Now Sponge cake is not a cake made out of sponges, but I'm guessing it got its name because of its light airy texture. Sponge cake has been around for quite a while. One of the first cakes that did not use yeast was first recorded in 1615.
The trick to baking this cake is the method of preparing the batter. It is this area that I am thankful for my Kitchenaide mixer! The eggs are beaten with sugar until filled with air, much in the way you make meringue. Then the flour is folded in slowly. Once it has been placed in the oven, if it is removed before it is fully baked, it will fall flat.
Once the cake has cooled, it is very flexible. This allows it to be rolled for desserts such as a Jelly Roll, Swiss Roll or Buche de Noel. Sponge cake is also used to make lady fingers, strawberry shortcake, madelines and other desserts.
The Victoria Sponge Cake which contains jam between two sponge cakes, was named after Queen Victoria who enjoyed having a slice with her afternoon tea.
Since the recipe does not use yeast, it is a popular dessert during Passover. Most Jewish families have a special Sponge Cake recipe that is passed down from generation to generation. Typical Passover sponge flavorings include almonds, lemon, poppy seeds, apples, and chocolate.
Sponge Cakes are also alot like Angel food cakes, they are prepared nearly the same way, and the difference being the Angel Food Cake doesn't contain the egg yolks. Also neither is typically covered with some type of icing. They are usually served plain and topped with some type of fruit.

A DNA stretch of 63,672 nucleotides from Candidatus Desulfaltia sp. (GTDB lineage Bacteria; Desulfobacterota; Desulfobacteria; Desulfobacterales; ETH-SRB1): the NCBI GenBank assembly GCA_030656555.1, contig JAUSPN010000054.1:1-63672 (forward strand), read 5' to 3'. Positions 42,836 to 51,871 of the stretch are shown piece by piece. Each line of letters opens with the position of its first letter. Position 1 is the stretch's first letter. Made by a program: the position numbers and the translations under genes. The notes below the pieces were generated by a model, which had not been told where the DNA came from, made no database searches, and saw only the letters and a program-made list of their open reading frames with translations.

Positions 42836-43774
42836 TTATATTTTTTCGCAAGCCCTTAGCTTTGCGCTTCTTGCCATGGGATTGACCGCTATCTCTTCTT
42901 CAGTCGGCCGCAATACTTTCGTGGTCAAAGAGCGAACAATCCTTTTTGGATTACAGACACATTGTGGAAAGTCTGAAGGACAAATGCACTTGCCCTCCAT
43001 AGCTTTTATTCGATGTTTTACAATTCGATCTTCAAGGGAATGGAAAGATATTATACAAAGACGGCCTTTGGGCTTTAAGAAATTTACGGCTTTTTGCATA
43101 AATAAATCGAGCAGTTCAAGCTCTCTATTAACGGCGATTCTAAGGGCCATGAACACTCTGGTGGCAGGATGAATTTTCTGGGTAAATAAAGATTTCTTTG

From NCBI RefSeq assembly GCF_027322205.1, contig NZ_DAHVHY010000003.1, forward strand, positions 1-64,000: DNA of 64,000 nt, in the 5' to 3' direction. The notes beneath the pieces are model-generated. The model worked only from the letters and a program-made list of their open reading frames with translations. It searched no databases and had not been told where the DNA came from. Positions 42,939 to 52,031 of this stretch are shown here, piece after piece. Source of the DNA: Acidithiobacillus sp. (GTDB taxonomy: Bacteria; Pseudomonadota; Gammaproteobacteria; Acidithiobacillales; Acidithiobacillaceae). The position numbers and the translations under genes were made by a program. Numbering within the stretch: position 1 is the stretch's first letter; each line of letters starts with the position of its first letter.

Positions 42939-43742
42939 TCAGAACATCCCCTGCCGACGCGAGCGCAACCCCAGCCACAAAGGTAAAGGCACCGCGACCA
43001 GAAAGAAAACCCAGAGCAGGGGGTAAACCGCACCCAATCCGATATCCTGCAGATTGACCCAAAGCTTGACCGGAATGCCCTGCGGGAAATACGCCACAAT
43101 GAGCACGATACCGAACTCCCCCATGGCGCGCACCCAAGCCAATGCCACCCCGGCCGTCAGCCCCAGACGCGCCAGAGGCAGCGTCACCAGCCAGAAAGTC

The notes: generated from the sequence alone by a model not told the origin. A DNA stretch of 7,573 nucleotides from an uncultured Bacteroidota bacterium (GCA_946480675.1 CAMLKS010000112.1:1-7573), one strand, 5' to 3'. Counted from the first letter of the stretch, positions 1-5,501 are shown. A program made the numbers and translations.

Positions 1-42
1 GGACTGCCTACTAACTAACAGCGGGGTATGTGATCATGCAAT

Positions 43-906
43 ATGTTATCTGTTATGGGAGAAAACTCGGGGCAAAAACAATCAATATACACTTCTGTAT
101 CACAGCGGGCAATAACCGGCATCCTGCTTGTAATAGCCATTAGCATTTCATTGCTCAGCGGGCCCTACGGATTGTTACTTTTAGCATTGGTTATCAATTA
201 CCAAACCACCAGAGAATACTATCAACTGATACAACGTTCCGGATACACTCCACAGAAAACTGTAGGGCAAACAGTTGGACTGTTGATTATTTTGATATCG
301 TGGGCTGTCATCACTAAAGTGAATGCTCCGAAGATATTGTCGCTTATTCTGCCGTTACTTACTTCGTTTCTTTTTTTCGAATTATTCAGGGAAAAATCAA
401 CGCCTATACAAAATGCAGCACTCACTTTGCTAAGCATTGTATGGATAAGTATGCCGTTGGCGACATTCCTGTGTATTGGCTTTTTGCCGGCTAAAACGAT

If your area is anything like mine, finding an already prepared sponge cake may prove to be a difficult task. So here is a recipe by Emeril Lagasse, and if you are from the south you know who he is! He is a chef from Louisiana and is known for "kicking it up a notch!"
So today on National Sponge Cake Day, try to kick it up a notch yourself and bake your own sponge cake.
Sponge Cake Recipe
- 1/2 cup milk
- 2 teaspoons plus 2 tablespoons unsalted butter
- 8 large eggs
- 1 cup plus 2 tablespoons sugar
- 1 cup all-purpose flour
- 1 teaspoon baking powder
- 1/8 teaspoon salt
- 1 teaspoon pure vanilla extract
- Preheat the oven to 350 degrees F. In a small saucepan, warm the milk and 2 teaspoons of the butter together over medium-low heat. With an electric mixer fitted with a wire whip, beat the eggs and 1 cup of the sugar on medium-high speed in a large mixing bowl until the mixture is pale yellow, thick, and tripled in volume, about 8 minutes. With the mixer on low speed, beat in the warm milk mixture.
- Sift the flour, baking powder, and salt into a small mixing bowl. Add half the flour mixture to the egg mixture and blend thoroughly until smooth. Repeat with the other half. Add the vanilla and mix gently.
- Grease a 17 by 12-inch baking pan or jelly-roll pan with the remaining 2 tablespoons butter. Sprinkle evenly with the remaining 2 tablespoons sugar. Pour the cake batter into the pan, spreading it evenly. Bake until the cake springs back when touched, about 15 minutes.
- Cool for about 2 minutes, and then gently flip it out onto a large sheet of parchment paper. Let cool completely.